Rated R –language

This all-star drama, the most powerful movie among the fall releases, pits the spiritual lives of four Catholic altar boys in Manhattan's Hell's Kitchen district in the mid-1960's against the carnal temptations and snares of their every day lives.

When they were altar boys (©, Warner Bros.) "This is my story and that of the only three friends in my life who truly mattered," an opening declaration by the story's original author, Lorenzo Carcaterra, says, though at least one Catholic publication tried to verify the events depicted and concluded that the story is fiction.. "Two of them were killers who never made it past the age of 30. The other is a nonpracticing attorney living with the pain of the past, too afraid to let it go, never confronting its horror. I'm the only one who can speak for them and the children we were."

Lorenzo tells their stories in two time frames-depicting them as boys in the '60's and as men more than a decade later. He contrasts their lives in the church with their friend and priest Fr. Bobby (Robert DeNiro), with their lives on the streets. The culture of the 1960's when men often could abuse their wives without fear of being divorced is also contrasted with the later social sanctions that encourage women to leave abusive unions.

The boys' lives take a fatal downturn when a street prank turns into a major crime and they are all sentenced to an upstate reformatory for terms ranging from nine to 18 months. There they are brutalized, and sexually assaulted, by the guards under the leadership of Sean Nokes (Kevin Bacon), a punishment far exceeding their crime that sets the course of their lives thereafter.

After returning to their middle-westside Manhattan neighborhood the two older boys, Lorenzo the eventual author and Michael the future attorney, shamed by their experience, turn into virtual loners while the younger pair, Tommy and John, seeing themselves as victims of society, team up to take out vengeance on society. When, as young adults some years leater they run into Nokes having dinner in a neighborhood bar, they remind him of his crimes against them and execute him on the spot in full view of the bartender and other diners.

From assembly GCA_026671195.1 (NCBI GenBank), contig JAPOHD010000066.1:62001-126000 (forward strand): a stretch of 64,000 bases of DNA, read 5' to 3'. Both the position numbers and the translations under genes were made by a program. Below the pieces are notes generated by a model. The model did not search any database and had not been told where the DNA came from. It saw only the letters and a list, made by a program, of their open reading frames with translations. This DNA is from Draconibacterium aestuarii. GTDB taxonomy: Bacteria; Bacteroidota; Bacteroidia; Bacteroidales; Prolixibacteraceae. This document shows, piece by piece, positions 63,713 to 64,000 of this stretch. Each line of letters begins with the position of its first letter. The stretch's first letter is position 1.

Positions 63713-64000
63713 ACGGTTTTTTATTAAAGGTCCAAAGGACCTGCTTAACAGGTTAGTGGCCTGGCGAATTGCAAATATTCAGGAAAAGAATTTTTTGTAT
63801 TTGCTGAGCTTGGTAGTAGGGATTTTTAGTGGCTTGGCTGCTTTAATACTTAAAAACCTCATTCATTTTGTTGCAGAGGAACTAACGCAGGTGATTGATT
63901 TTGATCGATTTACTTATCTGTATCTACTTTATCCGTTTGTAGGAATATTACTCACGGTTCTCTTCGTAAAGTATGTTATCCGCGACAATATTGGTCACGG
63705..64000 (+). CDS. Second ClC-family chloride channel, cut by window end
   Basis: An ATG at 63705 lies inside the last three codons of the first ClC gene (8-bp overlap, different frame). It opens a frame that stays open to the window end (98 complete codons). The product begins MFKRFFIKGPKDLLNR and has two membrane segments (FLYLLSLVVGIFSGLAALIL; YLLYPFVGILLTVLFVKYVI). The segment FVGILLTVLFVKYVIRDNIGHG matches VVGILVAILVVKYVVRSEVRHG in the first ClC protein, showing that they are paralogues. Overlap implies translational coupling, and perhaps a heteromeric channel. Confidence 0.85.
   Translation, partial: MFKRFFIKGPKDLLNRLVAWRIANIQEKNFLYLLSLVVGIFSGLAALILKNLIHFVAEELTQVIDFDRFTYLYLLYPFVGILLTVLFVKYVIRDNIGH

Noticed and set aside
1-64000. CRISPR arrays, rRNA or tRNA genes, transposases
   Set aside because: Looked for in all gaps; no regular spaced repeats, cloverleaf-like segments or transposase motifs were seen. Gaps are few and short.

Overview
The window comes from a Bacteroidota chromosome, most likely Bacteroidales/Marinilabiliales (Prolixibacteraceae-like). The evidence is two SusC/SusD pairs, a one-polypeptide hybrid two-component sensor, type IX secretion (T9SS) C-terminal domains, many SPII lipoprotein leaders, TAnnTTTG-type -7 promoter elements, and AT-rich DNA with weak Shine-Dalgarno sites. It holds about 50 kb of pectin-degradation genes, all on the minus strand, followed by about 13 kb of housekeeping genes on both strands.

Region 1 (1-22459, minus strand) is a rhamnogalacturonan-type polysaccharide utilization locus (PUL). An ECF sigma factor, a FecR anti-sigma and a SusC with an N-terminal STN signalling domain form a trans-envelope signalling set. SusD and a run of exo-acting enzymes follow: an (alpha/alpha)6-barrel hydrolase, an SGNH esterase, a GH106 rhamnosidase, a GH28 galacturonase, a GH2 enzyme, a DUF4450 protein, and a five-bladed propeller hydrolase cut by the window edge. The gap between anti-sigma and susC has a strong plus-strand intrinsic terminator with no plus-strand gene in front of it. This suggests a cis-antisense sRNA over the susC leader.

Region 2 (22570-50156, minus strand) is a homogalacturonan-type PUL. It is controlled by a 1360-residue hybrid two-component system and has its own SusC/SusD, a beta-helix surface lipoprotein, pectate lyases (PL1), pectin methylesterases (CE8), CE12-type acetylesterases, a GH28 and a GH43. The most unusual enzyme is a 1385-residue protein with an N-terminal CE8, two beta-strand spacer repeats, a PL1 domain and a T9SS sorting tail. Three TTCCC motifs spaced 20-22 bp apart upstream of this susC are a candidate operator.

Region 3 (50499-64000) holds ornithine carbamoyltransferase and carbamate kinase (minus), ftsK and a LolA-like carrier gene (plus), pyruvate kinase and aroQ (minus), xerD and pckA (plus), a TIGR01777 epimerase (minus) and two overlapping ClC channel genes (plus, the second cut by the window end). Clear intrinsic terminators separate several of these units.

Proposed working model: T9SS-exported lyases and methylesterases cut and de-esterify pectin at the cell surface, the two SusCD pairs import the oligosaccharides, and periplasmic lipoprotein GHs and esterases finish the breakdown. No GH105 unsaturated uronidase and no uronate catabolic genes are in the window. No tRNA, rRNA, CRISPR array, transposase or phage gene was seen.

Their old friend Michael (played as an adult by Brad Pitt) is the district attorney chosen to handle their prosecution. But seeing the turn of events as an opportunity to get justice for what happened in their youth, he conspires with Lorenzo (Jason Patric) and Fr. Bobby to turn the murder trial into a trial of the Wilkinson Home for Boys. In the process, they mean to not only free Tommy and John, but get legal and sometimes less than legal vengeance against the reformatory's other uncharged criminal conspirators in child abuse in the bargain.

Winning their case depends on persuading Fr. Bobby to provide a false alibi for Tommy and John, at which point the plot begins to resemble that of a much lighter 1992 film, Fried Green Tomatoes, in which a minister similarly perjured himself (though whether knowingly or under delusion that film never makes clear) to free a couple of women on trial on similar charges.

Directed and written for the screen by Barry Levinson (creator of TV's Homicide: Life on the Streets and director of the films Diner, Bugsy and Rain Man), this film is full of delightful plot complications and contrasts, with award-worthy performances by all five of its principal actors: Patric, Pitt, Bacon, DeNiro, and Dustin Hoffman who portrays a washed-up alcoholic attorney chosen by "the neighborhood" to defend Tommy and John, just because he can be expected to blow their defense and allow Michael's conspiracy to get them off.

Photo by the film's distributor

1997, Jon Kennedy